We are a commune of inquiring, skeptical, politically centrist, capitalist, anglophile, traditionalist New England Yankee humans, humanoids, and animals with many interests beyond and above politics. Each of us has had a high-school education (or GED), but all had ADD so didn't pay attention very well, especially the dogs. Each one of us does "try my best to be just like I am," and none of us enjoys working for others, including for Maggie, from whom we receive neither a nickel nor a dime. Freedom from nags, cranks, government, do-gooders, control-freaks and idiots is all that we ask for.
"Searchin' high, searchin' low, Searchin' everywhere I know, Askin' the cops wherever I go, "Have you seen Dignity?""
Only Bob Dylan could create such a hard-rocking, clever, imagistic song about the hunt for an abstraction. (A rare piano version of Dignity:dignitypianoversion.mp3 - quick download. Official version of Dignity on Greatest Hits, Vol. 3)
Reification isn't on the usual lists of fallacies, but it deserves to be. I define it as the error of handling an abstraction, or a mental construct, as if it were a Real Thing with Real World Substance.
It comes to mind because The Professor, a corporate law professor, noted this week that a "corporation" is not a thing, but rather is a legal abstraction. He addresses the question of "Who owns a corporation?"
Often, it is almost impossible to speak about anything without slipping into reifying fallacies, because having a word for something almost makes it a "thing," and language is full of metaphor anyway. And what is a word? Roger Brown's classic pre-Chomsky linguistics text Words and Things - which I highly recommend - deals with such subjects beautifully and memorably.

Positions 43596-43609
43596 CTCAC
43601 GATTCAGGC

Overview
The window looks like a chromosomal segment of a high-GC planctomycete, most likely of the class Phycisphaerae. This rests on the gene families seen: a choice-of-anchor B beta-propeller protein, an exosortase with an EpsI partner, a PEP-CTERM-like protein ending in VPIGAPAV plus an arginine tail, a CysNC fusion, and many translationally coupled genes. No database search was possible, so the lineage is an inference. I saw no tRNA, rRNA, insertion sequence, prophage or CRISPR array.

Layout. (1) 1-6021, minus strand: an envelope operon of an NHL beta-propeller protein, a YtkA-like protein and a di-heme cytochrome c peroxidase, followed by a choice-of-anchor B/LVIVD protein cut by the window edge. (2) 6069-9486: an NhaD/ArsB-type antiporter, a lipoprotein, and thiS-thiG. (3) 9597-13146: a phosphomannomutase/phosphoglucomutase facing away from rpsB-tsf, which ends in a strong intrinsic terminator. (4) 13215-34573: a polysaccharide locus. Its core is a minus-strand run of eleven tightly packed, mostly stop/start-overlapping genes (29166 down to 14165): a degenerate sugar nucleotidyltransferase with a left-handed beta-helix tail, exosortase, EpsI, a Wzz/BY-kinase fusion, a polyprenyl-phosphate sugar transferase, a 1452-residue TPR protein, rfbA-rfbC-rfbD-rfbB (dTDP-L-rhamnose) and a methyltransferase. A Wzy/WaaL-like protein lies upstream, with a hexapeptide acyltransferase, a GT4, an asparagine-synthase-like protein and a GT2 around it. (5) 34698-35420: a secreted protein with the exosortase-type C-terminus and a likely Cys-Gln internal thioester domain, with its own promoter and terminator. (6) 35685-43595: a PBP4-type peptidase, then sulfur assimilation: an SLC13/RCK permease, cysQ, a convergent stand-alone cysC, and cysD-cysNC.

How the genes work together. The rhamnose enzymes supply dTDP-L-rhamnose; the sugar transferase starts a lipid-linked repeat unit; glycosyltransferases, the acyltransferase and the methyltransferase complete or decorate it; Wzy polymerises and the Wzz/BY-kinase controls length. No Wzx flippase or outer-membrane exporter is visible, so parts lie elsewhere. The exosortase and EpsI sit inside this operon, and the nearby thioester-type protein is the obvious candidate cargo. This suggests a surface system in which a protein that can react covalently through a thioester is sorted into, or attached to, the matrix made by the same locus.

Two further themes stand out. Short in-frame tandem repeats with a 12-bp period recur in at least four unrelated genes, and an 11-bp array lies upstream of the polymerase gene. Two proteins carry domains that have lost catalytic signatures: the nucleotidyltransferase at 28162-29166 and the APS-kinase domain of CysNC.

What seems to happen with abstractions and mental constructs is that they accrue associations over time, lending them the appearance of substance without a substantial core.
Psychology is famous for such errors. "The id is at war with the superego." Well, that is a metaphor and a kind of professional shorthand, but there is no "id" and there is no "superego." They are theoretical constructs. Similarly, there is in fact no "Unconscious." There are such things as un-thought thoughts, and un-felt feelings and un-felt desires, but there is no thing "unconscious."
Thus the common Reification Fallacy is to to treat such constructs as if they were real things, objective things with real-world impact, rather than as lazy excuses for not saying what is really meant.
The good, but brief, Wikipedia entry offers a few good examples:
"Give peace a chance." Peace is not a thing, so it cannot do anything. It works as bad poetry, but it says nothing.
"Right to life, liberty, and the pursuit of happiness." Huh? An abstraction like a "right" cannot act on the world. It is high-falutin', inspiring nonsense. As a mental construct, the word "right" can mean whatever anyone wants - including a "right to free car insurance" or a "right to a child" or a "right to 8 week's vacation" or a "right to a stress-free life." Whatever! Because it's all imaginary, you can fill in the blanks!
Got some of your own favorite reifications? Add 'em to Comments.
If you are new to Maggie's, check our category Fallacy of the Week. More on Reification Fallacies next week. This is getting too long for the average blog-reader's ADD, according to our ADD-disabled Editor.
"Right to life, liberty, and the pursuit of happiness" is not a reification. According to Merriam-Webster reify is: to regard (something abstract) as a material or concrete thing. Two hundred thirty years of our history, a great civil war and constant debate have made it real.
the "right" didnt provide those things.
those things, wars, people, etc, protected a bunch of laws that realized those protections, including the bill of rights - a set of laws.
maybe it's a bad example, but a "right" doesn't do anything.
The issue of whether natural rights have real meaning is an issue of much philosophical disagreement. It isn't, and perhaps will never be, a settled issue. Calling such right's "reification" assumes the negative, but the negative of this issue can't be demonstrated to be false (neither can the positive).